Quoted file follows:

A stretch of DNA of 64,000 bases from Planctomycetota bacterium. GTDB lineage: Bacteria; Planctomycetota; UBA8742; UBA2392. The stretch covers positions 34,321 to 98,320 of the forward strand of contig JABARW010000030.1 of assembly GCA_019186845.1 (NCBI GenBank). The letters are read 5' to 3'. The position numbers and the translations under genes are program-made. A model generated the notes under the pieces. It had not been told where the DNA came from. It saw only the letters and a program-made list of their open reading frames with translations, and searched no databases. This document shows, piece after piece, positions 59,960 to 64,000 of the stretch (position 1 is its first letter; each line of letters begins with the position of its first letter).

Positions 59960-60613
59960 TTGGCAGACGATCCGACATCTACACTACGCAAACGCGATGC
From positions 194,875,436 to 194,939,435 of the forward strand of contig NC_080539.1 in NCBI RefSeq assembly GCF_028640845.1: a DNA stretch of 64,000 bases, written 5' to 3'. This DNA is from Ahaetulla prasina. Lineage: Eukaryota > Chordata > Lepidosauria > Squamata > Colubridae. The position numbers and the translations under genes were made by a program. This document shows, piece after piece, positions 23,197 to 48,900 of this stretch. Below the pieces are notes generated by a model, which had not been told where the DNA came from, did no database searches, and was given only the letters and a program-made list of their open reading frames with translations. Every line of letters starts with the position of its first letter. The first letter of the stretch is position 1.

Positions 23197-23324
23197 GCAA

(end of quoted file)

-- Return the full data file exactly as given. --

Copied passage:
A stretch of DNA of 64,000 bases from Planctomycetota bacterium. GTDB lineage: Bacteria; Planctomycetota; UBA8742; UBA2392. The stretch covers positions 34,321 to 98,320 of the forward strand of contig JABARW010000030.1 of assembly GCA_019186845.1 (NCBI GenBank). The letters are read 5' to 3'. The position numbers and the translations under genes are program-made. A model generated the notes under the pieces. It had not been told where the DNA came from. It saw only the letters and a program-made list of their open reading frames with translations, and searched no databases. This document shows, piece after piece, positions 59,960 to 64,000 of the stretch (position 1 is its first letter; each line of letters begins with the position of its first letter).

Positions 59960-60613
59960 TTGGCAGACGATCCGACATCTACACTACGCAAACGCGATGC
From positions 194,875,436 to 194,939,435 of the forward strand of contig NC_080539.1 in NCBI RefSeq assembly GCF_028640845.1: a DNA stretch of 64,000 bases, written 5' to 3'. This DNA is from Ahaetulla prasina. Lineage: Eukaryota > Chordata > Lepidosauria > Squamata > Colubridae. The position numbers and the translations under genes were made by a program. This document shows, piece after piece, positions 23,197 to 48,900 of this stretch. Below the pieces are notes generated by a model, which had not been told where the DNA came from, did no database searches, and was given only the letters and a program-made list of their open reading frames with translations. Every line of letters starts with the position of its first letter. The first letter of the stretch is position 1.

Positions 23197-23324
23197 GCAA